Promoting Inflammation Resolution Response as a Therapeutic Strategy in Atherosclerosis

posted Jan 25, 2017, 11:11 PM by sourav ghosh
Manikandan Subramanian 
MBBS, PhD, Senior Scientist and Ramalingaswami Fellow, CSIR-Institute of Genomics & Integrative Biology, New Delhi, India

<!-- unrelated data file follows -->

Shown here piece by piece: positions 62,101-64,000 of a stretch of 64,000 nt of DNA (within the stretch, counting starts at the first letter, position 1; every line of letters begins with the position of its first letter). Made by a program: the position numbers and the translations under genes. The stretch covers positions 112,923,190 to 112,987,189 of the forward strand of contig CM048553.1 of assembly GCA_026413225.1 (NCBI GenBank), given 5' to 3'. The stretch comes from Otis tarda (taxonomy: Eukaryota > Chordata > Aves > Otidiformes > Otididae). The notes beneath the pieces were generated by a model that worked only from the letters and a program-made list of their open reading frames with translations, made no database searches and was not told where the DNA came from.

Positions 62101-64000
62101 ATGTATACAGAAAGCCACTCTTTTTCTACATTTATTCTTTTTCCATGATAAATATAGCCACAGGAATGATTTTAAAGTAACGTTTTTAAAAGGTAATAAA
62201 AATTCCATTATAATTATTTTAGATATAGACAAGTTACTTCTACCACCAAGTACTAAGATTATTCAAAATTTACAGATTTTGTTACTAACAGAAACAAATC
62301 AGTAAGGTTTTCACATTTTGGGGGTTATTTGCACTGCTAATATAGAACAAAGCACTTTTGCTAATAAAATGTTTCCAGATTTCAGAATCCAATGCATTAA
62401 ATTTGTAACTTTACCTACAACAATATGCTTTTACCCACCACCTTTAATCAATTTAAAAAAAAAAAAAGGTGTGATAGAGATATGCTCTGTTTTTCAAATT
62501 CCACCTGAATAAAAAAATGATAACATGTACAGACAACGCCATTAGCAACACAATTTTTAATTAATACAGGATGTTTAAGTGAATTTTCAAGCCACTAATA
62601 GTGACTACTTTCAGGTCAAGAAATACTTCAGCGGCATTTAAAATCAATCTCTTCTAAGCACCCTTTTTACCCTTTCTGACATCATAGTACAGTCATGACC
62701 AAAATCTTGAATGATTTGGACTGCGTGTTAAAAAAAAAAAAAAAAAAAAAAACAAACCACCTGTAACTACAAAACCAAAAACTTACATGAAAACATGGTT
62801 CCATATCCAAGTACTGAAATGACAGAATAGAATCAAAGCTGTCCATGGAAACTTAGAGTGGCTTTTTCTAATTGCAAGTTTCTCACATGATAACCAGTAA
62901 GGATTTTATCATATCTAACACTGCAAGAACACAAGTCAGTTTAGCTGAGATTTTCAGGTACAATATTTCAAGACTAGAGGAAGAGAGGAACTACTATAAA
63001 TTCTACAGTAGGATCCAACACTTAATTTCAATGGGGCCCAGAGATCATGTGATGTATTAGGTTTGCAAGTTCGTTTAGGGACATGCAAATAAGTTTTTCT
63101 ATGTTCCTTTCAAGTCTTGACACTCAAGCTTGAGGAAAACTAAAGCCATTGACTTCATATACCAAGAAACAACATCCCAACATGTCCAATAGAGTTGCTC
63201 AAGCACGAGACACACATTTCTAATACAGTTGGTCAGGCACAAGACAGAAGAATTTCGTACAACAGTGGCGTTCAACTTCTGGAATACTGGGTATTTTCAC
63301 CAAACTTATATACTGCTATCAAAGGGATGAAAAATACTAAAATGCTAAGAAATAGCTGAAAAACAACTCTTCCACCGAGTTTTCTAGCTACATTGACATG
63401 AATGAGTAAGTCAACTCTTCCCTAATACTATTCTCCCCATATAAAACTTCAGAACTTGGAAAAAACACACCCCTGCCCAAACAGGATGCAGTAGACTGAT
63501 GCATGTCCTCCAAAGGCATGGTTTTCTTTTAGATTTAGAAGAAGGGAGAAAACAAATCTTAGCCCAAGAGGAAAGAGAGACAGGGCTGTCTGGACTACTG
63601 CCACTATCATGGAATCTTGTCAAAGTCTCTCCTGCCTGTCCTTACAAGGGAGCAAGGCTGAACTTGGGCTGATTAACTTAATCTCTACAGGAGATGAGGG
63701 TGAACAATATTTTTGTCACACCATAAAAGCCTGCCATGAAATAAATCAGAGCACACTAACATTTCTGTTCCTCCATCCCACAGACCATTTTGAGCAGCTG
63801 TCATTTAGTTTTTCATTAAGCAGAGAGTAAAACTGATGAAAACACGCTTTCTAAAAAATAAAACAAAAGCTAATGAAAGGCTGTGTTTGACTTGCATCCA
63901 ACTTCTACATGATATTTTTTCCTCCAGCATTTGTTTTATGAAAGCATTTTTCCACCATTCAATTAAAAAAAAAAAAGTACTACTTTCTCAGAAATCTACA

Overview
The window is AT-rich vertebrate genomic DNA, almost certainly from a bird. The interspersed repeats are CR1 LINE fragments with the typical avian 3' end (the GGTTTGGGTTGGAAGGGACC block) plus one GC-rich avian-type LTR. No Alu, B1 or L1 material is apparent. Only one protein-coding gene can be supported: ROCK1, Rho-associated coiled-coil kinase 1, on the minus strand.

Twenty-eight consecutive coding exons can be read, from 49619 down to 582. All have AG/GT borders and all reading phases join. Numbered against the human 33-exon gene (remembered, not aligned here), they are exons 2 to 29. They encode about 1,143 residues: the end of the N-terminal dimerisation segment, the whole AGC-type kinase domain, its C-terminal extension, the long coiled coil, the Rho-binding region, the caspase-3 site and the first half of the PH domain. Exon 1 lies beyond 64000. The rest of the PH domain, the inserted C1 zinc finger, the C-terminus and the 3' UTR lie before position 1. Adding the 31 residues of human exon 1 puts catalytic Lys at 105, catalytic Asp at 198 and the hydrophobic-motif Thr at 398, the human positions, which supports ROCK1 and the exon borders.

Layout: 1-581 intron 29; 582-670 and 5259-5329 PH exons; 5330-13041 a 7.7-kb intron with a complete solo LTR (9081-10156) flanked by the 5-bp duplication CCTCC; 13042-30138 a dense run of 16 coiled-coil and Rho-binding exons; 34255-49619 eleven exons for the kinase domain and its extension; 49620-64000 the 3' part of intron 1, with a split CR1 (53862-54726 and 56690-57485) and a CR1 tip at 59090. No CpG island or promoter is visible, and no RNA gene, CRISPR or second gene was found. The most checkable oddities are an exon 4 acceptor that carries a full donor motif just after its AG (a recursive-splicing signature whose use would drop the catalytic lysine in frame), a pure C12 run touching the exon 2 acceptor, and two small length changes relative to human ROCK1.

Atherosclerosis is a non-resolving chronic inflammatory disease triggered by the sub-endothelial retention of lipoproteins in large and medium-sized arteries. A small proportion of these atherosclerotic plaques display a “vulnerable phenotype” characterized by large necrotic cores and thin fibrous cap, which are harbingers of plaque rupture and acute luminal thrombosis leading to clinical conditions such myocardial infarction and stroke. Our studies have established that the dominant cellular processes that lead to vulnerable plaque development are 1) increased atherosclerotic lesional cell apoptosis, 2) defective phagocytic clearance of apoptotic cells (efferocytosis), and 3) failed inflammation resolution. Over the past few years, our research has focused on unraveling the mechanistic basis of these molecular events with a particular emphasis on the role of innate-adaptive immune cell interactions and inflammatory cytokine cross-talk in shaping these processes. Most recently, using a nanomedicine approach, we have demonstrated the possibility of enhancing efferocytosis efficiency within the atherosclerotic plaque to promote inflammation resolution and stabilization of advanced plaques.

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